The Trump administration is not even 100 days old, but the Middle East is already feeling the change. The United States is once again taking an active role in the region, and more importantly, Washington is once again standing by the allies and friends it had abandoned. It is now abundantly clear that America can differentiate between the good guys and the bad guys in the region, and that it plans to act for the former and against the latter.
It is an open secret that the election of President Donald Trump, despite being portrayed as an enemy of Islam who gobbles up Muslims, was greeted with a sigh of relief in the region, and in some cases with overt jubilation. America's allies were fed up with former President Barack Obama and his administration, which turned its back on them during tough times and did not hesitate to criticize them and even question their legitimacy.
The Obama administration was obviously biased in favor of pro-Islamic elements in the region, such as the Muslim Brotherhood in Egypt. It also courted Iran and tried to appease it, in the hope of dissuading it from pursuing its nuclear ambitions and maybe scaling back its destabilizing activities in the region. This all created an unbridgeable gulf between Washington and its old friends, who came to conclusion that even the minimal understanding Washington had of the region's complexities was no longer there, and that perhaps the Obama administration had lost touch with reality.
Trump is not committed to the former administration's value system, which was used to pass judgment and essentially sacrifice his allies and friends. For all of Obama's high-minded values, he essentially let Syria falter and allowed its fate to be decided by the impulses of President Bashar Assad and his friends in Moscow and Teheran.
Many have assumed that Trump would prefer to wait before taking action in the Middle East, a region with which he is not familiar and which does not require immediate American intervention, especially since Obama left him almost no wiggle room. But, surprisingly, the American efforts in the region under his leadership have been the most intense in recent memory.
Last week, Trump hosted Crown Prince Mohammed bin Nayef, Saudi Arabia's interior minister, whose associates were quick to declare that the meeting was a historic turning point in the countries' bilateral relations, because the two leaders saw eye-to-eye on the Iranian threat and on the need to counter its efforts to destabilize the region. Similar voices have been heard in Cairo and in Ankara.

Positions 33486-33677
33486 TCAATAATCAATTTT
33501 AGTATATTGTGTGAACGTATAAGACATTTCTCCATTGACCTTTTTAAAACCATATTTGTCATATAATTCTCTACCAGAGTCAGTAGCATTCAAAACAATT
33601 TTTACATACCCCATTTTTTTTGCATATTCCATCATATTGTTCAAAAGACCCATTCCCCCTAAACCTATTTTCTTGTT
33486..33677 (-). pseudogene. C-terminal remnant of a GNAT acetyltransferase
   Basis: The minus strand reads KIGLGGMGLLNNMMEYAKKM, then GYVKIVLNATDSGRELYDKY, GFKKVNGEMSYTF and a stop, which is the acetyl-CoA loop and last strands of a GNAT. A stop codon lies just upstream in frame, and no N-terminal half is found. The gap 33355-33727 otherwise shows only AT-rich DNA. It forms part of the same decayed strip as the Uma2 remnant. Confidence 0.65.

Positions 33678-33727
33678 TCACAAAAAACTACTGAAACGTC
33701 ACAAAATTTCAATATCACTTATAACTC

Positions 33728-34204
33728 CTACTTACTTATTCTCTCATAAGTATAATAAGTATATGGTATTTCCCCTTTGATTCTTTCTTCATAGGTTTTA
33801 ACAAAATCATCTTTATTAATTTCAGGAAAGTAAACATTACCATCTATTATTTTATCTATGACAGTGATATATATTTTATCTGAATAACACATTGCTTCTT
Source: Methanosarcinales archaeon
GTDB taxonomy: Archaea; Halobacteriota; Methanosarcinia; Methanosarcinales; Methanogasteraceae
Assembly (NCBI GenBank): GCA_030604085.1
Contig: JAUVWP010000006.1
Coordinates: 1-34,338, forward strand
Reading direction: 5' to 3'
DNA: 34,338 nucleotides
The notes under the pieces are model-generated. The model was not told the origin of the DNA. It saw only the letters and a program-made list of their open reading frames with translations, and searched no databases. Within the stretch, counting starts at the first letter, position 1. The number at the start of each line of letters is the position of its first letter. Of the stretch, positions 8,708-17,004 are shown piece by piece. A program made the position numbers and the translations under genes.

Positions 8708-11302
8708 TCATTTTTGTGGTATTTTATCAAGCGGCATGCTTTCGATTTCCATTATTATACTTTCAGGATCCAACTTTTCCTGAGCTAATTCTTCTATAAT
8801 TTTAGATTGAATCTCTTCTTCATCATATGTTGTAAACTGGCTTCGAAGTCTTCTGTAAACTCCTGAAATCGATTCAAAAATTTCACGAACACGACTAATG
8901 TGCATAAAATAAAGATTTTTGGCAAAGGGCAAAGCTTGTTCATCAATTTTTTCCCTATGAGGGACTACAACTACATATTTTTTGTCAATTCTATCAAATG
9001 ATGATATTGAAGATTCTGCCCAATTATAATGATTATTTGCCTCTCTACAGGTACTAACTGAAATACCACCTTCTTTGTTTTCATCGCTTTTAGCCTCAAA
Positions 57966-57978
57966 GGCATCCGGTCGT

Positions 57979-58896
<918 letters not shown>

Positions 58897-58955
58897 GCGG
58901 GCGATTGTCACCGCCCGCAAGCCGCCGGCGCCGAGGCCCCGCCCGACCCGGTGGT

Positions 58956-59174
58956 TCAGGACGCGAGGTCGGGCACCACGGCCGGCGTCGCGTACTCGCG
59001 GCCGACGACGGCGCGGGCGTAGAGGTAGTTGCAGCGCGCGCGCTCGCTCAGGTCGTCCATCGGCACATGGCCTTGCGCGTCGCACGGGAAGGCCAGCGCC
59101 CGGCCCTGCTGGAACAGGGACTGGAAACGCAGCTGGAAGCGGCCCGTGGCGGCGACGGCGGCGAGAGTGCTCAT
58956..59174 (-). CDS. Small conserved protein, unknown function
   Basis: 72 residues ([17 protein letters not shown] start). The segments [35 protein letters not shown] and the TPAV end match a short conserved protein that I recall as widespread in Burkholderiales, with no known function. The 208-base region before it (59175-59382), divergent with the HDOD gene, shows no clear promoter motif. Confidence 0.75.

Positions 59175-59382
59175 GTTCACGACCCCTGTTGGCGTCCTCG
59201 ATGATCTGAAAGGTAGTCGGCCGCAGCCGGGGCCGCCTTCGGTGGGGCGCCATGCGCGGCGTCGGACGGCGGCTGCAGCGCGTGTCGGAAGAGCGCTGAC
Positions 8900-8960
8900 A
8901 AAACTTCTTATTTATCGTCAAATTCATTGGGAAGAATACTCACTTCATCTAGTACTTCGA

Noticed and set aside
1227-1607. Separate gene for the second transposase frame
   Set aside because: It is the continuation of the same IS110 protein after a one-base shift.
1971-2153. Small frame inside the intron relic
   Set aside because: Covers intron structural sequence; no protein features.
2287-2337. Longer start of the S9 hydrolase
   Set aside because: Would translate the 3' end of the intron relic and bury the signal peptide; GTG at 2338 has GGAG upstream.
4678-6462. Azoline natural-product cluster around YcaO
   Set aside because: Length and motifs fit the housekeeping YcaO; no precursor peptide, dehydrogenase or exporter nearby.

Trump is also sending additional forces to Syria to strengthen the American hold on its eastern part. This is designed to help deal a crushing blow to Islamic State and provide a counterweight to the Russian presence, and even more importantly, to the Iranian presence there. Trump has also tried to have the Israelis and the Palestinians resume direct talks without accepting the prerequisites set by Palestinian Authority President Mahmoud Abbas.
Trump's actions regarding the Palestinian-Israeli conflict are part of a more comprehensive effort to advance regional cooperation in the region, an effort Egyptian President Abdel-Fattah el-Sissi has been pushing for months. Trump hopes this effort will usher in new arrangements between Israel and its Arab neighbor and the Palestinian Authority.
Trump may not have a deep understanding of the region, but he has the instincts of a businessman who wants to win. He may very well prove that one does not have to be impartial to reach a deal, as President Vladimir Putin has proved in Syria. Trump may be able to make Israel and the Palestinian reach certain understandings even while showing his support for Israel. Most importantly, the deal that Trump promotes will not be bound by the value system of Obama or the Europeans, nor will Trump say amen to every request made by the Palestinians. Trump will only make sure the deal advances both sides' interests.
Only time will tell whether Trump can effect the change he desires in the region.